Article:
Anyone with healing proficiency or any priest with major access to healing sphere(no spell casting needed for this benefit), can stop the 1 hitpoint per round loss of creatures at 0 or less hitpoints. Those with Herbalism or survival(or any such skill the DM feels would assume at least basic first aid knowledge) can try to stop such hitpoint loss, but must make an INT check to succeed. They can continue to try, making more INT checks, if their earlier attempts failed or were negated, each such attempt requires a full round. Those with no first aid training are assumed to know the very basics at least, and so can try to stop such hitpoint loss by passing an INT check, but using only their INT. Individuals trying to bandage their own wounds can do so, but any checks they are required to make are at -4 due to the trauma they are suffering.

-Recovery From Near Death: any creature who was reduced to 0 or less hitpoints can be stabilized(brought to 1 hitpoint) by magical or psionic healing. Natural healing may allow such a creature to recover on it’s own, but the creature would require a healer’s care at least to have any hope of such natural recovery. If the creature is forced to recover via natural healing, he must pass a save vs. death(add/subtract is CON bonus or penalty to hitpoints to this save), success indicates the creature recovers to 1 hitpoint in 1 week, failure means the creature will not recover naturally, and only magic can save him. If a creature does not recover in 1 week, each week thereafter, the creature must pass a save vs. death, or pass away. Creatures healed to 1 hitpoint must rest a full day before they can gain further healing. During this time, they are conscious, but considered stunned. Only a Heal spell or greater will allow such a creature to fully recover and assume normal activity. Also, if the creature is stabilized, the full day rest requirement can be removed with a Cure Critical Wounds spell.

Damage Thresholds

All creatures/PCs have a damage threshold, which details the limit of physical pain/trauma they can suffer without serious and immediate penalties. To calculate this threshold, divide the PC’s CON by 3, rounding off, and then add their level modifier. Warriors and priests add their level to their CON/3, while rogues and wizards add half(rounded down) their level to their CON/3. Monsters or creatures who have no CON statistic simply use the average(rounded up, monsters are tough) of their hitdie, which is a d8, so they use 4.5 which rounds up to 5 as their base, and add their HD to this. Bonus points to the HD count as another HD for every +4 points. This will give the damage threshold for the creature/PC. 0-level creatures simply use a common threshold of 4, unless their CON is known, in which case they use their CON/3, but get no level bonus to this. 0-level soldiers, count as 1 HD, so they add 1 to their threshold(assume 5 if CON not known).

Any time a creature suffers damage equal to or greater than this threshold value, with stun damage counting just as much as real damage for this purpose, he must save vs. death or be stunned. This save has a penalty equal to the number of damage points the attack did over his threshold. If the save fails, the target is stunned. He remains stunned for 1 round, and then can make another attempt to save, with the same penalty, but with a +1 bonus. If he succeeds, he is no longer stunned, but failure indicates he is stunned another round, when he can save again, with a +2 bonus. This bonus increases by +1 every round the target remains stunned, until he finally recovers by making his save. Hard blows can really stun a target for a long time, potentially! If the target critically fails his saving throw, that is, rolls a 1-3 and misses the save by 5 or more, he is knocked out cold instead, and can roll a new saving throw at the same penalty, but with a +1 bonus after a full turn, success indicating he awakens. If he fails, he remains unconscious for another turn, at which point he can make another save with a +2 bonus, repeating this procedure as often as needed.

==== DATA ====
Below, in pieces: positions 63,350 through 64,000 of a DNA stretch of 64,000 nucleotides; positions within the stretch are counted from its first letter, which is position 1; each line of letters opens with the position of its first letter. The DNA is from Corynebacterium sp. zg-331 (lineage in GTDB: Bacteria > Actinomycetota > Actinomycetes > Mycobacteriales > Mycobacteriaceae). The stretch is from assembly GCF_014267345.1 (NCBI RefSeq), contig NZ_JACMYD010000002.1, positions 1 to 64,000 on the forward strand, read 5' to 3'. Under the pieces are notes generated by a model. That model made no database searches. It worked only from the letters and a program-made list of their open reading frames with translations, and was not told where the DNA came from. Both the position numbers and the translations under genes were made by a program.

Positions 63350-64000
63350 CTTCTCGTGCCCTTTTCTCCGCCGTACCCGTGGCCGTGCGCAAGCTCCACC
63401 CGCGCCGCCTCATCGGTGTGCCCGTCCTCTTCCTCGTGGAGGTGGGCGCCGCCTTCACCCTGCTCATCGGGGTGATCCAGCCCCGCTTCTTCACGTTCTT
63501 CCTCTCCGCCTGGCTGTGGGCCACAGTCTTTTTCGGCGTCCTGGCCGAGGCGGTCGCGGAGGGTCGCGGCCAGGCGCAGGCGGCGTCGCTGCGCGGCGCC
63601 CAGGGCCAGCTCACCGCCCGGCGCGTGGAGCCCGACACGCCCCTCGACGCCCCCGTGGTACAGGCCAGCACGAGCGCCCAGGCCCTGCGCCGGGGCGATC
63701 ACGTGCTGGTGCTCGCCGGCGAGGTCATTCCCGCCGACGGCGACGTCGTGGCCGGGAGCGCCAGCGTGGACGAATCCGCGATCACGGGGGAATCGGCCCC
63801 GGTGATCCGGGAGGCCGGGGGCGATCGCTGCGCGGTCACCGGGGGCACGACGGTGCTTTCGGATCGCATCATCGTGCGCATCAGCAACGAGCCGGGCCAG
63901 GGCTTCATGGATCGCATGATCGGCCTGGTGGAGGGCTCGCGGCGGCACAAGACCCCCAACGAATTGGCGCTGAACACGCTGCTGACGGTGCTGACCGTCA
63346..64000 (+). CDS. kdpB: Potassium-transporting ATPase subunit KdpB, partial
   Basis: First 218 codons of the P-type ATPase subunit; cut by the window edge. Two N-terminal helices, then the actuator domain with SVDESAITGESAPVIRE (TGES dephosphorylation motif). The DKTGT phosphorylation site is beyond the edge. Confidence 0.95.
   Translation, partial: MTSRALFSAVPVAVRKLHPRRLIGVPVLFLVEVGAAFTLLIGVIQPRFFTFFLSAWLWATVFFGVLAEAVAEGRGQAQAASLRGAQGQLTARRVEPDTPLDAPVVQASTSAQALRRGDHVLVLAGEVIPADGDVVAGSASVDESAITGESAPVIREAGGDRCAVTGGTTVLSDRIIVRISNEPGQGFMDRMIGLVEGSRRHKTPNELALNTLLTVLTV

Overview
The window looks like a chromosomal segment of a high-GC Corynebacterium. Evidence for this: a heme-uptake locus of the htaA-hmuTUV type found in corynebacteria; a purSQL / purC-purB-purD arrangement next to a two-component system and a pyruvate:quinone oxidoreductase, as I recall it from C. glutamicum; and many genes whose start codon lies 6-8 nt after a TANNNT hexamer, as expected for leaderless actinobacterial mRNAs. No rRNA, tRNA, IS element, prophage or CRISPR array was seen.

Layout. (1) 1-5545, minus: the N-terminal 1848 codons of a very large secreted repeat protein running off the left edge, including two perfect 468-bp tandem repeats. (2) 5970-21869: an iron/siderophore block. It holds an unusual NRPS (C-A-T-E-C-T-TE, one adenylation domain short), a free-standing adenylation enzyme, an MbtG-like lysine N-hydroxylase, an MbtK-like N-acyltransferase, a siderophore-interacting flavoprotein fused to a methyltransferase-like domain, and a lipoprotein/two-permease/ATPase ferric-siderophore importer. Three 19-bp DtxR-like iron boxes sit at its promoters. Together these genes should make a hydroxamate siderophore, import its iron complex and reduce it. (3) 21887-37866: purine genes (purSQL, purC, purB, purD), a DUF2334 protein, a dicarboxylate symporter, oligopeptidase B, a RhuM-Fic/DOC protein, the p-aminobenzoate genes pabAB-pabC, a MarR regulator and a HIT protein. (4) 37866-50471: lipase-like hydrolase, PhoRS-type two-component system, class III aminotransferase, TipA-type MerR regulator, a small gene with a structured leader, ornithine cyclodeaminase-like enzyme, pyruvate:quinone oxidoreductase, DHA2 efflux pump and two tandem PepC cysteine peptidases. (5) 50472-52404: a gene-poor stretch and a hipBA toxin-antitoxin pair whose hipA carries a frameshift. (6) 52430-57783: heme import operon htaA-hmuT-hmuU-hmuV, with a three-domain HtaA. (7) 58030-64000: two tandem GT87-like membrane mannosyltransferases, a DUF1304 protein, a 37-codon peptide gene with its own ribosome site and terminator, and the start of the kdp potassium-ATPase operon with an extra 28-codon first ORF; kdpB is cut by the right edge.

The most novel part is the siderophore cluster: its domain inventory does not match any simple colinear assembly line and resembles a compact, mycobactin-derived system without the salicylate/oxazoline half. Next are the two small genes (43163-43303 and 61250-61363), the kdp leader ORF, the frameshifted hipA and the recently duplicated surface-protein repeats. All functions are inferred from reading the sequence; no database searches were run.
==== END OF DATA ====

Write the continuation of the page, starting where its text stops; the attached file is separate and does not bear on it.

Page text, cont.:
The above is the usual application of damage thresholds, but called shots also take them into account, to determine special wound affects. See below, under Called Shots for details.

CALLED SHOTS

For warriors of extreme skill and prowess in their technique, there comes a time when the standard "I hit the nasty beast with my trusty Hackmaster +12" just does not cut it anymore. Their skill is such that landing a blow is no longer as challenging, neither as difficult as it was during their former levels. They meet monsters whose armor or powerful/deadly attacks require that they use their enhanced skills to the fullest, rather than just wasting those skills on a simple and often less effective normal attack. For these, the few, the proud, the PCs we have such an option open to them.

The Called Shot

Every called shot requires some timing and delay, as it requires this to set up the special shot and make it work. Thus, each of the special shots I will detail below will have a to hit penalty only associated with it, and perhaps a special side requirement as well. The delay and basic difficulty modifier inherent in any called shot in the middle of chaotic melee is subsumed in the Standard Called Shot Penalty. This standard penalty applies to all called shots, and each special shot’s to hit penalty is added to this base penalty to find the total penalty for the shot.

Standard Called Shot Penalty

This standard penalty which applies to all called shots is simply: